With an audience of about a hundred FSU physics professors and students looking on, Seminole County high school physics teacher Luther Davis climbed up on a table at the front of the Physics Department’s lecture hall to describe a visit to his classroom by Florida Governor Rick Scott. Luther was a member of a panel of four present and past high school physics teachers who had come to FSU in October of 2015 for a discussion about teaching. As the professors and students listened, Luther described how the members of the governor’s security detail seemed to get jumpy and reach for their weapons when Luther did the same thing – climbing on a table – to make a point to the governor about the power of teachers in the lives of students.
Luther teaches physics at Seminole County’s Lake Mary High School, where two-thirds of the students take physics. Seminole County is Florida’s strongest school district for high school math and science, and Luther is one of four physics teachers at Lake Mary. He is so charismatic and so involved in the life of Lake Mary High School that he won the highest national award for math and science teachers – the Presidential Award for Math and Science Teaching – in 2005. It came with a trip to the White House to meet then-President Bush.
While Luther spoke about Governor Scott’s visit to his classroom, another panel member – Bay County’s Rachel Morris – looked on. Rachel was also recognized by Governor Scott: she received one of the governor’s “Shine” awards for teaching during a cabinet meeting in December of 2014.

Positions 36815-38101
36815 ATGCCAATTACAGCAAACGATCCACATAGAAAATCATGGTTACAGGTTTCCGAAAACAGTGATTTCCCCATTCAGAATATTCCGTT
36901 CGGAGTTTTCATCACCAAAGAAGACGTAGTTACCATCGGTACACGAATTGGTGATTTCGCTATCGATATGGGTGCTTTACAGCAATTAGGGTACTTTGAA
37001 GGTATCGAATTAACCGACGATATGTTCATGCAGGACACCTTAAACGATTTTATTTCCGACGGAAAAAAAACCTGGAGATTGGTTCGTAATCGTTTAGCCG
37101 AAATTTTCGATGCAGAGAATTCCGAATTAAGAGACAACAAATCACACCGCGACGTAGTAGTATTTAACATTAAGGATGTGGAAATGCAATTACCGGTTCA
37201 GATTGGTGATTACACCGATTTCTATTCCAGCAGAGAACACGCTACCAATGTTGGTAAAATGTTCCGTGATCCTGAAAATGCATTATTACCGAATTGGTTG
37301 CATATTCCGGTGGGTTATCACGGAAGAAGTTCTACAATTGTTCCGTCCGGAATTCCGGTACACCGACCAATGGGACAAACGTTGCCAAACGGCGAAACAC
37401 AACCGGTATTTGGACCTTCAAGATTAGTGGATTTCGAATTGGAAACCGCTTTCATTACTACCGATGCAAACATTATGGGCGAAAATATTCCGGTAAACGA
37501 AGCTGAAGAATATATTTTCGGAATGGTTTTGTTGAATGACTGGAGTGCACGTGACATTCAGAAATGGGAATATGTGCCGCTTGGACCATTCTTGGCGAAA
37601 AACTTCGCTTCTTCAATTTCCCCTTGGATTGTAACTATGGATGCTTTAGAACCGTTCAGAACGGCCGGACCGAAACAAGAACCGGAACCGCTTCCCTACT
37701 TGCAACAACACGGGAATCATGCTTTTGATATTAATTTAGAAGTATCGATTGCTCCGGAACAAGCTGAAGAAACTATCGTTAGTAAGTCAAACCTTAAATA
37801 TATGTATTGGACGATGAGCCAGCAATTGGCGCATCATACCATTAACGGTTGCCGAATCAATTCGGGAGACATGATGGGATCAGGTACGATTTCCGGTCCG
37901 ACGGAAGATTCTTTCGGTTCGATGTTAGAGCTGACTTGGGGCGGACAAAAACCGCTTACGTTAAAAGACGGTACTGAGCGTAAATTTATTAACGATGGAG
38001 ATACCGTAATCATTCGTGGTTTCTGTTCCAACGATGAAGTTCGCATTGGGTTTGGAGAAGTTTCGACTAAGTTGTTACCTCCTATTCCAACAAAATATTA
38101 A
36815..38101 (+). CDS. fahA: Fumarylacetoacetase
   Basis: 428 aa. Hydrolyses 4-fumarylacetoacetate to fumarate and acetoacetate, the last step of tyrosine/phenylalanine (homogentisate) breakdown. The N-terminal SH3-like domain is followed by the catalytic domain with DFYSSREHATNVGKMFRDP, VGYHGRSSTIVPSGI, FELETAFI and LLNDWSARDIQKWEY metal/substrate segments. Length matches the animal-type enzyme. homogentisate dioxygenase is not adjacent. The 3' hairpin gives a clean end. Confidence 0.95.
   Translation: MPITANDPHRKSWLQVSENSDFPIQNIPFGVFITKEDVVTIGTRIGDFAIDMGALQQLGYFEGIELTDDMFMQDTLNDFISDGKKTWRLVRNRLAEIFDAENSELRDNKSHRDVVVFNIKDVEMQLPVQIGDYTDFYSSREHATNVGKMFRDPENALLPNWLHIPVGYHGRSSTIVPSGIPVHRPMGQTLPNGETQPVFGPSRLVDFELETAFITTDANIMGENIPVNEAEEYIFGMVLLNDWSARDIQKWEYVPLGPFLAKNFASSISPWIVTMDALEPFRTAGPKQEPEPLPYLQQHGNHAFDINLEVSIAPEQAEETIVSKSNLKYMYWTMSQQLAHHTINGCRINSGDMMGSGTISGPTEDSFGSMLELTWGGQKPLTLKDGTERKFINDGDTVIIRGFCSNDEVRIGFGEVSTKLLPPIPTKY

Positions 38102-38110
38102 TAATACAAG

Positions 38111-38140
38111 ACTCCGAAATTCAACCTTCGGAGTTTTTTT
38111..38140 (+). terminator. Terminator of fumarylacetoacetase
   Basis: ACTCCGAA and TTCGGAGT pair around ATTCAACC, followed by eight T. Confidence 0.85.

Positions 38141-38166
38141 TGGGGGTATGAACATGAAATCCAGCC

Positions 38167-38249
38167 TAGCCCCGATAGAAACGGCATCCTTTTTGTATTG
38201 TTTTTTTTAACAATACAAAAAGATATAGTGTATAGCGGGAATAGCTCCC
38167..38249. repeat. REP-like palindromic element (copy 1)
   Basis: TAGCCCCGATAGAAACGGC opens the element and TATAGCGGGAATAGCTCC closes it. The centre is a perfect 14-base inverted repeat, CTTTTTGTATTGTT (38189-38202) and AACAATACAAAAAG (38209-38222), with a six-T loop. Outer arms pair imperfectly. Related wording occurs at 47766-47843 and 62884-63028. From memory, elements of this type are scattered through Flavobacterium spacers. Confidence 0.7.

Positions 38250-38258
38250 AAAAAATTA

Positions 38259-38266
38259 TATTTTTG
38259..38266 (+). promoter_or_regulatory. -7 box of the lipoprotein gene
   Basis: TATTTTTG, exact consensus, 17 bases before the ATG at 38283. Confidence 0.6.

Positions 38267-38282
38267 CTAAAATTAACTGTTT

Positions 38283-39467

When Rachel told the physics audience about her experience at Bay County’s Rutherford High School, the story was quite different from Luther’s. The month before, at the beginning of the Fall 2015 semester, Rutherford had scheduled only one physics class – a section with 14 students to be taught by Rachel, who mostly teaches geometry and other math classes. But the school was struggling to cover all the necessary math classes, and the Rutherford administration informed Rachel that her physics class would be cancelled so that she could teach another section of geometry.
Instead of giving up her physics class and the opportunity for the 14 registered students to be well prepared for college majors in science and engineering, Rachel agreed to give up her planning period, so that instead of having six classes and a planning period each day she would have seven classes and no planning time. She survived the 2015-16 school year like that, and as a result her 14 physics students went off to college much better prepared for STEM careers.
It would be easy to end this story by making the observation that while Seminole County is Florida’s best district in preparing high school students for STEM careers, Bay County is on the other end of the spectrum – the dismal end. But every algebra student knows that the slope of a line is an important quantity, and right now Bay County’s slope is steep – and positive. At last report, Rachel will have 25 students in her Rutherford High School physics class this fall, almost twice what she had last year.